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19 November 2012

Leonid fireball 18NOV2012. Armagh Observatory, UK Video

Leonid fireball November 18th 2012. Armagh Observatory, UK
(click on image to enlarge)
GIF Photo Credit-  Armagh Observatory, UK
Apostolos Christou and James Finnegan
You may find the following link of interest.

`AllSky` observation from N. Ireland, 7 hour animation. Time GMT.
Especially of interest are Frames 306 to frame 330.
After the `fireball` in Orion at frame 306 the continuation and dispersal of material is clearly visible in the animation for about 15 to 20 minutes.

I have still to fully analyse and assess our simultaneous ELF recording and spectrogram for the minute corresponding to frame 306. I am waiting for other visual and radio scatter reports to better pin down an exact time for the fireball/fragmentation phase.
(Although there is one `ELF event` which has a following brief bursting `hail on a tin roof effect` just like a Sprite but much shorter in duration! Explosive distribution of material after the end flare but before long term dispersal and `disturbance` at that altitude?)

At the moment we only have one other (unconfirmed) video observation of this `fireball` (from Bayfordbury `AllSky`) a site 500 km South East of us near London, so the following estimation of its position and altitude is approximate...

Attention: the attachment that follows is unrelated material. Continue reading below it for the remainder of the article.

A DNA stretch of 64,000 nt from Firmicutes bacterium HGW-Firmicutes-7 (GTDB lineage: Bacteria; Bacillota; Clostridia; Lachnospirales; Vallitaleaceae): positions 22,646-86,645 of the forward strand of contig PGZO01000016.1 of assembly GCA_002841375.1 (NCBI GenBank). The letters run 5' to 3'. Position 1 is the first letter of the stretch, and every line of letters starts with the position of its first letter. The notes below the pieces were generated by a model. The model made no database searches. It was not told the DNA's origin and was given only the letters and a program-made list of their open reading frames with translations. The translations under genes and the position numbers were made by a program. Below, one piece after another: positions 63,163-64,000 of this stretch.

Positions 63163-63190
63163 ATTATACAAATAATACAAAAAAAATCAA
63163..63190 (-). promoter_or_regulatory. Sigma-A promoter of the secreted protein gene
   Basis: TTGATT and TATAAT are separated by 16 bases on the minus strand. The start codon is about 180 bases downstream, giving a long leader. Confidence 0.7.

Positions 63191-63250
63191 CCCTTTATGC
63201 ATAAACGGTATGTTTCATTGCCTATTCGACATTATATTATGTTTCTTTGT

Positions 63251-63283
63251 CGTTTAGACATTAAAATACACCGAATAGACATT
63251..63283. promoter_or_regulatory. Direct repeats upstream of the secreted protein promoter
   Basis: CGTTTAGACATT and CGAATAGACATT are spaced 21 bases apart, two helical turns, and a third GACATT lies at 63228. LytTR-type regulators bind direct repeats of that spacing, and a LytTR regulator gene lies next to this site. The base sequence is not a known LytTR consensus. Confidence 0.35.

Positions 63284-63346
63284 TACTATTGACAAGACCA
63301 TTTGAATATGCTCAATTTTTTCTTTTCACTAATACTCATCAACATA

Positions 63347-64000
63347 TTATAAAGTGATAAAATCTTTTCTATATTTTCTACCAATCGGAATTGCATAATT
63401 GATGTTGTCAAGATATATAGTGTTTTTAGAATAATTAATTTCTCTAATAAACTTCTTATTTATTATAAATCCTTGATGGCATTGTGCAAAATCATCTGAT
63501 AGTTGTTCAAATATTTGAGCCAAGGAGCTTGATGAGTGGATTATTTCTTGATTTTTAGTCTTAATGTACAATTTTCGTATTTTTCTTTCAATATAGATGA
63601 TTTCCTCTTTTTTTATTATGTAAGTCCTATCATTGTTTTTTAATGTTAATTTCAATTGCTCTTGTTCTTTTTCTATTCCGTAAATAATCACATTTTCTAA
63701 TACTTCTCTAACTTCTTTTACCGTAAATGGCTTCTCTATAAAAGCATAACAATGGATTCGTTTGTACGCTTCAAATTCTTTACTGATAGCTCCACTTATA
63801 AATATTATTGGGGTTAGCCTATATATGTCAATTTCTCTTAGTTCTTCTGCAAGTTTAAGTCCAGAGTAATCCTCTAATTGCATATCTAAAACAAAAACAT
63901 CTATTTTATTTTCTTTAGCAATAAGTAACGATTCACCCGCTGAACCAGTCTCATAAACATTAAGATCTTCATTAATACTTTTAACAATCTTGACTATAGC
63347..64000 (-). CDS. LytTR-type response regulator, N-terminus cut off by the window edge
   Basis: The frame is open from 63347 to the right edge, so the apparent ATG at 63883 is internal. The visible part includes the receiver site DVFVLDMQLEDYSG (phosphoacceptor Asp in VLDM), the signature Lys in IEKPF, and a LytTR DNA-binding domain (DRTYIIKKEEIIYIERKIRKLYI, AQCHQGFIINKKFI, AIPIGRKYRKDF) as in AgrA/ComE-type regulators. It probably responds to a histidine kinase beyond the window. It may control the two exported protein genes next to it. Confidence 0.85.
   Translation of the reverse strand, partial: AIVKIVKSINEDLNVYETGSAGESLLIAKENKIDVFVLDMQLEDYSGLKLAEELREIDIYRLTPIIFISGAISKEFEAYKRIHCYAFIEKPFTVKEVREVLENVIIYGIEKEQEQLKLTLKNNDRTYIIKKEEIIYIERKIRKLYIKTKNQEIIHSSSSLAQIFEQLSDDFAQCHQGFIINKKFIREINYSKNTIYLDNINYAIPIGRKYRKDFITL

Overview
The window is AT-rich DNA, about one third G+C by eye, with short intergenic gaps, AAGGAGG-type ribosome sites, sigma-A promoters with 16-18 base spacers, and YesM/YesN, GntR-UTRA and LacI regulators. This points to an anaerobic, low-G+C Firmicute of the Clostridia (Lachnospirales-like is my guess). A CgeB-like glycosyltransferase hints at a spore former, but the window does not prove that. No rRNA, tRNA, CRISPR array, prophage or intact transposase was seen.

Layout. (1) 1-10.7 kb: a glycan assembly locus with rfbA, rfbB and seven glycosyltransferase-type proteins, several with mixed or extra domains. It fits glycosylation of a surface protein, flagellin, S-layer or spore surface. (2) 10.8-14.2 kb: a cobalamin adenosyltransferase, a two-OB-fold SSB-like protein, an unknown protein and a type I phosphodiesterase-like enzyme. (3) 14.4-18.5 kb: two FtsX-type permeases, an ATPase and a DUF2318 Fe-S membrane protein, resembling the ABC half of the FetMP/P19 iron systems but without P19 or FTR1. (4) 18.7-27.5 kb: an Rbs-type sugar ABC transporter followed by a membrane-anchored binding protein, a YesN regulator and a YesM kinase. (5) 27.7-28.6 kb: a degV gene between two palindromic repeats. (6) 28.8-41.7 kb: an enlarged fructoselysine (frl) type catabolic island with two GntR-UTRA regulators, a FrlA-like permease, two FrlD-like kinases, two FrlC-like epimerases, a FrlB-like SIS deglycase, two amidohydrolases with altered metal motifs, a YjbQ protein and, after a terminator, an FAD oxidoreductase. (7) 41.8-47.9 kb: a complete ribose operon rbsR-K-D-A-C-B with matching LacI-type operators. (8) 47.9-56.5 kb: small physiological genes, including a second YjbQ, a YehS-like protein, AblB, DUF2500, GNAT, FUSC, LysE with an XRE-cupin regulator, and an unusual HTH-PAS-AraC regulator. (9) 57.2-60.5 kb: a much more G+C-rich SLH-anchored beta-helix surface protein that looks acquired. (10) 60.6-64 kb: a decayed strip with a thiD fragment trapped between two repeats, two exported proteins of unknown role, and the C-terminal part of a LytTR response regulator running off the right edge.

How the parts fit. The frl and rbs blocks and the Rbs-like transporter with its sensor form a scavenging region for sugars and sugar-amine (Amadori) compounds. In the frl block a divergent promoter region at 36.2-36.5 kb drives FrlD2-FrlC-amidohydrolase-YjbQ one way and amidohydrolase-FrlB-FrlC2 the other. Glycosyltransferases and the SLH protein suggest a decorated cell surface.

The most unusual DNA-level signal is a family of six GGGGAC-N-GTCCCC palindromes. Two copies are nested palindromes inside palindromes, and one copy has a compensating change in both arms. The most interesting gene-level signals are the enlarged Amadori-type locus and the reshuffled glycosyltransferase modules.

"I think that the Bayfordbury frame capture that I showed you is also our `fireball`. Its observed position appears to correspond.
Using the AMS meteor meniscus graph, some basic equations and geometry and knowing the RA and DEC of the relevant nearby stars (to enable `fireball` azimuth and elevation estimation at the time of observation) my initial estimate puts the observed bolide location at approximately Galway/ North Co Clare area.
That is ~250 km from us and ~800 km from Bayfordbury if at ~80-100 km altitude.
I estimate that the ablated material, seen continuing to travel and expand and subject to dispersion, would continue for several hundred km further across the Eastern Atlantic west of Mayo".
James Finnegan.
Armagh Observatory.

Thank you James & Apostolos!

2012 THE Year of Meteors!

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